I assume "the world" means Earth. It is likely that somewhere in the universe where a supernova (or a neutron star merger, see comment) has recently occurred during which the r-process prevailed, plutonium can be found.
First, note that the most stable isotope of plutonium (Pu-244) has a half-life of about 81 million years, whereas the Earth is about 4540 million years old. From this it follows that there is no primordial plutonium left on Earth. When Earth was very young, it probably existed, but all that has decayed by now.
As explained by DJohnM's answer, at least once in the natural history of our planet, plutonium was produced in a so-called natural fission reactor in Oklo, Gabon. However, the plutonium produced by these natural processes on Earth will have decayed by now. Because the ratio between uranium-235 and uranium-238 has been gradually changing, natural fission reactors cannot have occurred in "recent" times, so it is impossible that plutonium from natural reactors still exists today.
So the claim is largely correct. While uranium is a primordial element on Earth, discovered in 1789, plutonium is not naturally abundant.
However, to be precise, we have to define more precisely what we mean by "an element existing" in the world. It will happen by accident once in a while that one uranium nucleus fissions (spontaneously), producing neutrons one of which is slowed down and hits another uranium nucleus, producing the heavier uranium-239. After two beta decays, the latter turns into plutonium-239. Pu-239 has a half-life of about 0.024 million years. All this means that wherever U-238 exists, these nuclear processes will reach an equilibrium, and there will be an absolutely tiny trace amount of plutonium present. That is the 10-11 fraction mentioned in Jan Doggen's answer.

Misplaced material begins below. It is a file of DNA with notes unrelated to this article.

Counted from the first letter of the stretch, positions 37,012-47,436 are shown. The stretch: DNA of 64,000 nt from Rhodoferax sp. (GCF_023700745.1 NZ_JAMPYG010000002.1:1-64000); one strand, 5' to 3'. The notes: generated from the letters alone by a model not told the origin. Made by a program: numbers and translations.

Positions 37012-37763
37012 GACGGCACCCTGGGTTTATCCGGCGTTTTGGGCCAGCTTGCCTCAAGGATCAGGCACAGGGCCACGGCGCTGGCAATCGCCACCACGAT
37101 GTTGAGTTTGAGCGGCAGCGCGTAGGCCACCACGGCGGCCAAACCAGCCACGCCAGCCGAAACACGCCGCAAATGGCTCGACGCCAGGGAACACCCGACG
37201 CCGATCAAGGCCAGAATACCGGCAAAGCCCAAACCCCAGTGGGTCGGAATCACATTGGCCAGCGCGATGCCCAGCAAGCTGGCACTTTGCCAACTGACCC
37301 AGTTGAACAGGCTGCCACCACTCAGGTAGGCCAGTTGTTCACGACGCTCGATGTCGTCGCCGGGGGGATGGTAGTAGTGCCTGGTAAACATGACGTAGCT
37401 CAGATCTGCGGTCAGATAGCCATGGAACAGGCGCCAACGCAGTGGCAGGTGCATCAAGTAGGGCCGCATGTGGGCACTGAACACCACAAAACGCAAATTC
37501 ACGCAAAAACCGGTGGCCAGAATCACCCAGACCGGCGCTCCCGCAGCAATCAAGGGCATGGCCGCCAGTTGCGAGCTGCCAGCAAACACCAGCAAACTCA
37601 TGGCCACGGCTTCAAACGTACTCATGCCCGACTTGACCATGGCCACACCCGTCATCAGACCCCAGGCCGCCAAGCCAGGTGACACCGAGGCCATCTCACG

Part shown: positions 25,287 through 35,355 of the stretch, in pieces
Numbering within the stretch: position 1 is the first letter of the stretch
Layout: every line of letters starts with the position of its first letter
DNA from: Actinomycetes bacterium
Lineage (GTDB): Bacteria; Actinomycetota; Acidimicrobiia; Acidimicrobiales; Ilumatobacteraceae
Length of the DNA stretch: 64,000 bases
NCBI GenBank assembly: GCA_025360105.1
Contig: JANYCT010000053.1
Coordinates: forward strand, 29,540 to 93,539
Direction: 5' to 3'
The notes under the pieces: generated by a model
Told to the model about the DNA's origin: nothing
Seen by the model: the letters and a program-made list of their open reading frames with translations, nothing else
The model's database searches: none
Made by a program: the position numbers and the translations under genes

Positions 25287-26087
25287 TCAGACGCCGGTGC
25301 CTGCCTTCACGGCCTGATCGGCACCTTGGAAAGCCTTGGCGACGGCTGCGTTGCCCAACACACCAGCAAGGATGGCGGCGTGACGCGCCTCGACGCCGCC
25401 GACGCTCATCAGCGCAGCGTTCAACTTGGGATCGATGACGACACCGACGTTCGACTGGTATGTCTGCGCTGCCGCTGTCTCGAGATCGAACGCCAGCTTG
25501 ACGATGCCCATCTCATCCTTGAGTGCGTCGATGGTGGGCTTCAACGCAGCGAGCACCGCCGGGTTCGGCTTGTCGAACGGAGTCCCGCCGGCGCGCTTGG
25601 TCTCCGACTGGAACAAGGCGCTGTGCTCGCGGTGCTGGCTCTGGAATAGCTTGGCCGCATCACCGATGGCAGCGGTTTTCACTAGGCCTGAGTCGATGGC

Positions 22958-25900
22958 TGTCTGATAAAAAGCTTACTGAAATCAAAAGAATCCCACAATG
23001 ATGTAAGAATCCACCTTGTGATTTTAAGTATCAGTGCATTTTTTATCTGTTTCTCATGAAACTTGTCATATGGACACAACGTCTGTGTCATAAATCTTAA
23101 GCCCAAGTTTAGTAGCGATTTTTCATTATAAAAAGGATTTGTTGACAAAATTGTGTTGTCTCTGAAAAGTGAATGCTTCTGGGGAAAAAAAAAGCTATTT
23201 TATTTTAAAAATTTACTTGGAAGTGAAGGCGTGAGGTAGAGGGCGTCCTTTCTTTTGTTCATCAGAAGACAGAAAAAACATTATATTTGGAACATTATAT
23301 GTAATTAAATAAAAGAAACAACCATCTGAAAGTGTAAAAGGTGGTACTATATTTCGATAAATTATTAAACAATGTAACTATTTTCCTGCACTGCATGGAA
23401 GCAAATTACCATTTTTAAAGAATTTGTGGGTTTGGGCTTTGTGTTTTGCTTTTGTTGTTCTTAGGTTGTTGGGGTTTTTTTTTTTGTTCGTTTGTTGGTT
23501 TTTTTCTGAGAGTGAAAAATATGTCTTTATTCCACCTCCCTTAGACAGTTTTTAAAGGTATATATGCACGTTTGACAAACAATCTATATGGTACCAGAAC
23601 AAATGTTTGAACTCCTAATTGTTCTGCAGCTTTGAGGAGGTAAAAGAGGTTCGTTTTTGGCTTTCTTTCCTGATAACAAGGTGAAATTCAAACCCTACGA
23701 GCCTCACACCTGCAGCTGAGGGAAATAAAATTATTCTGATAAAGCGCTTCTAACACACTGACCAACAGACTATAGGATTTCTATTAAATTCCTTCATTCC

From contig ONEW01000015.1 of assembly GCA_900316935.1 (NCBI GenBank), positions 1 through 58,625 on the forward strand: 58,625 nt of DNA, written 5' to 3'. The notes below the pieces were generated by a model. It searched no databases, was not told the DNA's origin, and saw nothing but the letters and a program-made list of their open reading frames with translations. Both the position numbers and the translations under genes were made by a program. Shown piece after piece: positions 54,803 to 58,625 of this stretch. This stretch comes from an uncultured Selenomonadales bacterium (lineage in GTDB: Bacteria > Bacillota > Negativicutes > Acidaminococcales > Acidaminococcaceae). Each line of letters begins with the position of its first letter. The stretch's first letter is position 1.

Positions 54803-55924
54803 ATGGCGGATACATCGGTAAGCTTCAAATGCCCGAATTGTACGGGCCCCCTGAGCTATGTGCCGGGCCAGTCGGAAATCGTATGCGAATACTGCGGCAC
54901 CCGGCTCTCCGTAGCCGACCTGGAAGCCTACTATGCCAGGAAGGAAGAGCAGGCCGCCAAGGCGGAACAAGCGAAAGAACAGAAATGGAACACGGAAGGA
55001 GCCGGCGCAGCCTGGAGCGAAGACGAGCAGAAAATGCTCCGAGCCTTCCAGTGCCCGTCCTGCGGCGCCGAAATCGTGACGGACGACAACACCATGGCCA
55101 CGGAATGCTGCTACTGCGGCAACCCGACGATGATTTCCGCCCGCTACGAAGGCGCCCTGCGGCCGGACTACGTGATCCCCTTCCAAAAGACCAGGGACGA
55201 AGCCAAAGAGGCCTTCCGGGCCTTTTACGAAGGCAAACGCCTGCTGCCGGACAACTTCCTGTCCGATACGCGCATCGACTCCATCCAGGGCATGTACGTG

It is debatable whether one part plutonium in 100 billion parts uranium qualifies as "plutonium existing in the world". One thing is certain: It is not practically possible to mine or extract plutonium from such sparse occurrences. This is important in politics when we want to limit the proliferation of nuclear weapons; the only feasible way to obtain plutonium is from access to nuclear reactor technology.
We can illustrate how tiny 10-11 is by comparing the natural trace occurrence of plutonium to the amount of plutonium spread by the detonation of nuclear weapons since 1945. These two sources are comparable. In other words, if you encounter a plutonium atom in nature, it is at least as like to originate from one of the nuclear weapons used or tested since 1945, as to be of natural origin.